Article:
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•   # Random Search Algorithm in Java: Introduction, How It Works, Example

The Random Search algorithm, also known as Monte Carlo search, is a searching method based on randomness. Instead of sequentially checking each element in a data array, this algorithm randomly selects a number of elements to examine. This approach saves time and resources compared to sequential searching.

## How It Works

1. Step 1: Begin with the data array you want to search.

2. Step 2: Randomly select a certain number of elements to examine.

3. Step 3: Check the selected elements to see if they match the search condition.

4. Step 4: If a matching element is found, return the result; if not, return to Step 2.

5. Step 5: Continue the process until a match is found or the maximum number of attempts is reached.

• Resource-Efficient: Saves time and memory, especially for large data arrays.
• Randomness: Not easily predictable, suitable for situations that require randomness.

• No Guarantee of Success: There is no assurance that the algorithm will find the desired result.
• May Take a Long Time: In the worst case, the algorithm can take longer than sequential search.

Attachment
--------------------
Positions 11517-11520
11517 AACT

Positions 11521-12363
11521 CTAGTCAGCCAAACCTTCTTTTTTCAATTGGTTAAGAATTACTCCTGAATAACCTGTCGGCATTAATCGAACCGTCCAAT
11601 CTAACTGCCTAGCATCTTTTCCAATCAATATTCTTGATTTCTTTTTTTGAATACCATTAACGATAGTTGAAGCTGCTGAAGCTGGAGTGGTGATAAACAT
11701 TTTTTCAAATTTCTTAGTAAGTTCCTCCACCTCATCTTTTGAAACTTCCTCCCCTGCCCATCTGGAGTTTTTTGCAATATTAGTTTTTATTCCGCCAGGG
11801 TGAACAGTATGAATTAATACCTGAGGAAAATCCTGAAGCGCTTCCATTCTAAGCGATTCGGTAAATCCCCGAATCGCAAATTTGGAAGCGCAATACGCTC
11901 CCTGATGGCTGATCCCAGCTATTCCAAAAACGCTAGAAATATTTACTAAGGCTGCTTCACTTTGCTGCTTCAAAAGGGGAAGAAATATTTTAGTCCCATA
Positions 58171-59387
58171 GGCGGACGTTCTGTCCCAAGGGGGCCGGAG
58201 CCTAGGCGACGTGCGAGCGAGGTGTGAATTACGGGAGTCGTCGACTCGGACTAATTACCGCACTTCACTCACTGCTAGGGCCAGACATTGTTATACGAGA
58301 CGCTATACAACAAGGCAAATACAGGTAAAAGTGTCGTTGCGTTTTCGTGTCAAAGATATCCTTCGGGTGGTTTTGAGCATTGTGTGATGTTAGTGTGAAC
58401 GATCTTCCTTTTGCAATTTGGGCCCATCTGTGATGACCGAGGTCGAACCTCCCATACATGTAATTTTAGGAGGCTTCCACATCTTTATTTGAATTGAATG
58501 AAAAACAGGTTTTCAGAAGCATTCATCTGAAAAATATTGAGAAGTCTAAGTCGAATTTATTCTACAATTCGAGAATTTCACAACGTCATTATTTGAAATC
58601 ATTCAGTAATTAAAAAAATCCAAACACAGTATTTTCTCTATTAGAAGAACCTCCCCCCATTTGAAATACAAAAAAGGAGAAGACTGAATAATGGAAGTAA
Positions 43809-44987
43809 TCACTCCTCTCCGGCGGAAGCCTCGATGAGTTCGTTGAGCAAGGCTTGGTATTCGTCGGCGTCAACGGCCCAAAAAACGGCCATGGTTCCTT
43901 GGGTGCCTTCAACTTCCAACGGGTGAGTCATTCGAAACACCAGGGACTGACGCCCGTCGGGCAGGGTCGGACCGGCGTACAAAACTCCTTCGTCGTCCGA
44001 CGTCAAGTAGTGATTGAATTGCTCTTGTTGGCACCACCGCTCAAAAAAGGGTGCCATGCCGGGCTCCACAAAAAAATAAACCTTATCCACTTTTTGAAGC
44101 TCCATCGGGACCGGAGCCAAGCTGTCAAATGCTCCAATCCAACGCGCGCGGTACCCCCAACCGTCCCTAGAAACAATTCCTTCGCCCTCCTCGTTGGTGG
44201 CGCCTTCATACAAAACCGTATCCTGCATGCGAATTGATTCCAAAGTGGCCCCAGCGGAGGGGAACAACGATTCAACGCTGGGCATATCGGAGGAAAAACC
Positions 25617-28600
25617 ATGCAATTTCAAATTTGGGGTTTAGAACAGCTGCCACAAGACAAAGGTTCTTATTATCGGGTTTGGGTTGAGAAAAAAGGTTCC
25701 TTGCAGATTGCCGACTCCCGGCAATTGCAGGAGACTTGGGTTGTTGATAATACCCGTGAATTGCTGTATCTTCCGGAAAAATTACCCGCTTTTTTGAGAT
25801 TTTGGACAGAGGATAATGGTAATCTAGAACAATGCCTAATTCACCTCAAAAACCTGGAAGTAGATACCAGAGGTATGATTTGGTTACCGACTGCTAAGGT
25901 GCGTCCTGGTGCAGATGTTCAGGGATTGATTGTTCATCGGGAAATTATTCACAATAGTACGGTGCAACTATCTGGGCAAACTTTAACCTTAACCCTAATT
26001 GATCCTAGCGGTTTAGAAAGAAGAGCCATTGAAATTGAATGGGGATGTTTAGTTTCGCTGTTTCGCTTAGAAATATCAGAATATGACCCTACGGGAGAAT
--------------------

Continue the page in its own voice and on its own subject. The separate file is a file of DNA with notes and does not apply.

## Example and Explanation

Consider the following example of using the Random Search Algorithm to find an integer in an array:

``````import java.util.Random;

public class RandomSearchExample {
static int randomSearch(int[] arr, int target) {
Random rand = new Random();
int maxAttempts = arr.length; // Maximum number of attempts
for (int i = 0; i < maxAttempts; i++) {
int randomIndex = rand.nextInt(arr.length); // Randomly select an index
if (arr[randomIndex] == target) {
return randomIndex; // Return the index if found
}
}
}

public static void main(String[] args) {
int[] numbers = {1, 5, 9, 3, 7};
int target = 3;
int result = randomSearch(numbers, target);
if (result != -1) {
System.out.println("Number " + target + " found at index " + result);
} else {